A sweet, savory, buttery, green and healthy food blog by Sanura Weathers
African Heritage & Health Week
If you’ve never tried an authentic African heritage meal from Africa, the Caribbean, South America, or the American South before, then African Heritage & Health Week on February 1–7, 2013 is the perfect time to discover why its savory flavors and naturally healthy features make African Heritage Cuisine the next big food trend. Visit http://www.oldwayspt.org/programs/african-heritage-health/african-heritage-health-week to learn more.
Ice cream isn’t going to save the day.Fear of change won. Racism won. Anti-semitism won. Anti-immigration won. Sexism won. Anti-LGBTQ won. All the -isms in the world won. And, I have a right to be scared and will stay mad. When the conservative trend was noticed in Europe and Turkey earlier this year, it was a comforting thought that we in the United States were slowly moving in a positive direction. But, when the majority of people used voting booths — similar to how the Klu Klux Klan wear hoods — to vote for a racist candidate on Tuesday, I’m wondering who among my white friends, are truly my friend.
A few years ago, I wrote about theTaharka Brothers raising money for an ice cream truck in Baltimore, Maryland. Later, NPR.org voted Taharka Brothers as one of Maryland’s best Ice Cream shops to visit. Since then they’ve received numerous local awards. A few years ago, I wrote about the Taharka Brothers raising money for an ice cream truck in Baltimore, Maryland. I continue to follow them online to stay up-to-date with their creative events. Their initial press release and story stood apart from everyone because of the name of their ice cream flavors. The names are inspired by Cornel West, Langston Hughes and August Wilson. And, my design eye love their brand image: an ice cream sundae on top of a fist pump as the arm uses political books as a foundation.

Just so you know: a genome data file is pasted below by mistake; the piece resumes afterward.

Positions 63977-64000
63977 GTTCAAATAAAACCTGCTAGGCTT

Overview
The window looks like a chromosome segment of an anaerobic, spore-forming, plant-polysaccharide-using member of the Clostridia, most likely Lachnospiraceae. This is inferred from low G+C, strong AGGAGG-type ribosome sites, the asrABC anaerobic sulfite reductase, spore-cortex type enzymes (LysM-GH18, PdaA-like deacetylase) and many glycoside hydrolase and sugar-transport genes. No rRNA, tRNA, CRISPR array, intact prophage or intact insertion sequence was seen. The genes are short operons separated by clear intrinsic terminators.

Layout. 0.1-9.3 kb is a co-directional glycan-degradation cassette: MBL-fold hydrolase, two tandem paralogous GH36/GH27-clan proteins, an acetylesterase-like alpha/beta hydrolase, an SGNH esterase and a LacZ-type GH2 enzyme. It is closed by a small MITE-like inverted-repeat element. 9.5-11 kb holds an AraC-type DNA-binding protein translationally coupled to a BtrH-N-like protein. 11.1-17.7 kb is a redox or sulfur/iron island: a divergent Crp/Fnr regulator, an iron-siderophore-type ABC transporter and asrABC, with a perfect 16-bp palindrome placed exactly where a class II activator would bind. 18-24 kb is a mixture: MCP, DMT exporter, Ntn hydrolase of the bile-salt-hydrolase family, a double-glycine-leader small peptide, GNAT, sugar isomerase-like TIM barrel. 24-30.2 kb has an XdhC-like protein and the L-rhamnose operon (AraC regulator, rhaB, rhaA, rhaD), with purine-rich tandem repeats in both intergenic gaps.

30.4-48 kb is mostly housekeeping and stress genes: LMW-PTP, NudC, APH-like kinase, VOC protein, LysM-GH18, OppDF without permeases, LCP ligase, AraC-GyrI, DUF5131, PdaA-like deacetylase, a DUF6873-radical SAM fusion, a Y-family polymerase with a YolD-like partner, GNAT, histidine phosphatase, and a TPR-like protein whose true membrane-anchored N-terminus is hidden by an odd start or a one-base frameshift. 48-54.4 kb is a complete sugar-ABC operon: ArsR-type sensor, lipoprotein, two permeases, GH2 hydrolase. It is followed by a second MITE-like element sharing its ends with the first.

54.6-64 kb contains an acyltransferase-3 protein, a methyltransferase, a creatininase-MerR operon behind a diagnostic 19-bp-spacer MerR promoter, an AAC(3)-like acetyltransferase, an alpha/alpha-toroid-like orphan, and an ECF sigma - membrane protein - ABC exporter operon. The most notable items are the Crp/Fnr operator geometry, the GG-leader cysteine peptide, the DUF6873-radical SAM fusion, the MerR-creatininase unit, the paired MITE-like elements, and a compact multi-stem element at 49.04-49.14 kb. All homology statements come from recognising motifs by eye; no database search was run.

It wasn’t until Cabot Creamery delivered a box of cheddar, that I decided to toss cheddar back into my salads. The only reason why I stopped, was because feta, parmesan or goat cheese also became a few of my favorite salad additions. As a kid, Dad used to effortlessly toss large garden salads of tomato wedges, crisp iceberg lettuce, chunky carrot slices and thick, sliced cucumbers with cheddar chunks thrown into the bowl. Other people made similar salads with cubes of meat. Dad also introduced to us to salads made with greens grown from our backyard garden. When most people were eating sweet iceberg, we were munching on delicate, bitter greens: the type of pre-washed greens most people currently buy. Today’s salads are nuanced plates with artfully arranged vegetables.